A top Egyptian appeals court overturned on Sunday an earlier court ruling placing 296 people, including leading members of the banned Muslim Brotherhood group, on a terrorism list.
The decision in August 2017 had added members and supporters of the once-ruling group to a terrorism list for three years. They faced violence-related charges including forming a military arm of the Brotherhood, financing violence and targeting police, the army and judiciary in violent attacks.
They include Mahmoud Ezzat, the Brotherhood's deputy supreme guide who fled Egypt in 2013 amid a government crackdown on the group, and Ibrahim Mounir, the Brotherhood's secretary-general in London.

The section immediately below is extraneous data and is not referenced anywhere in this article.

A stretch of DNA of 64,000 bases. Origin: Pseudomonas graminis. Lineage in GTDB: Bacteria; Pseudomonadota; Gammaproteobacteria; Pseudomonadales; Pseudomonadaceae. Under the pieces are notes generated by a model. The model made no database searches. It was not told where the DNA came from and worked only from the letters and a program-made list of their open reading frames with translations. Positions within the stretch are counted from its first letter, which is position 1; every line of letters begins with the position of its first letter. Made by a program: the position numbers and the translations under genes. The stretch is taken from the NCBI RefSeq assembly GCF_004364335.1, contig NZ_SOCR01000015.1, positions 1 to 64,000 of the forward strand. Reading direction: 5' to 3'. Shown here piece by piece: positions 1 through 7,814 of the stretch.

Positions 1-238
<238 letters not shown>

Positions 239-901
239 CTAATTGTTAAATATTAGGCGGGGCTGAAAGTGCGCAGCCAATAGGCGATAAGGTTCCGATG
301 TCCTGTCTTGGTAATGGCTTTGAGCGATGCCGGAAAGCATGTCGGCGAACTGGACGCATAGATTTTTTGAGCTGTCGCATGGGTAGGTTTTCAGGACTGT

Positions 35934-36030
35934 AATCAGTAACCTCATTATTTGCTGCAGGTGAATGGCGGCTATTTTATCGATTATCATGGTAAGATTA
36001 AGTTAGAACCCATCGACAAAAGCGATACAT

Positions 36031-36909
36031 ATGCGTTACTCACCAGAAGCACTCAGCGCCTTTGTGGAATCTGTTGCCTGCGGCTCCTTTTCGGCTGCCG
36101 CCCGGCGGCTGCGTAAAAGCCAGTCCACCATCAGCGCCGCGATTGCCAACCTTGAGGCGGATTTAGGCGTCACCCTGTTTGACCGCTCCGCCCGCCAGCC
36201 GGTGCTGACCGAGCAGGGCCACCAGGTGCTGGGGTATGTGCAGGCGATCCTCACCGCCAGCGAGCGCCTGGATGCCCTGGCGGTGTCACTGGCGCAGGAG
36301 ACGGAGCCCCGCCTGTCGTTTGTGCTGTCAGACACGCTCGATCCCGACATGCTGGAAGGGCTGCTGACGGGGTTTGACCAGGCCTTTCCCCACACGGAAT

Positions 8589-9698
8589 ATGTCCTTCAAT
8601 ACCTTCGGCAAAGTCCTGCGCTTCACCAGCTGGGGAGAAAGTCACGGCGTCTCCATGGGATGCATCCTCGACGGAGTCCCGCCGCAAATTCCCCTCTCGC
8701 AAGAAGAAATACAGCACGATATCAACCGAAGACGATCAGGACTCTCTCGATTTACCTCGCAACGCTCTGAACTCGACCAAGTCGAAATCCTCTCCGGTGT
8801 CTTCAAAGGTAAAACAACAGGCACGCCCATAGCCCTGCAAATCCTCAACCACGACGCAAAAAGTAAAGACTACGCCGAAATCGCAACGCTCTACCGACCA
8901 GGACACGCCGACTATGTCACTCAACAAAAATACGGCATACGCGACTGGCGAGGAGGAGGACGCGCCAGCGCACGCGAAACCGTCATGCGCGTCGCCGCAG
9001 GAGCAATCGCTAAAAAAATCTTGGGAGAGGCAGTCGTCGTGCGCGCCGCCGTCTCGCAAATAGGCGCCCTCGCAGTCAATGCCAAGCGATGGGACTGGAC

The Court of Cassation ordered on Tuesday that the decision against all those involved in the case be re-heard by a lower criminal court after accepting appeals by 219 of the defendants.
This means they will temporarily be removed from the list until the court issues its decision, which the defendants can appeal later.
Individuals put on the terrorism list are generally subjected to a travel ban and an asset freeze.
Egypt designated the Muslim Brotherhood a terrorist organisation in late 2013, months after the ouster of Islamist President Mohamed Morsi, who hails from the group.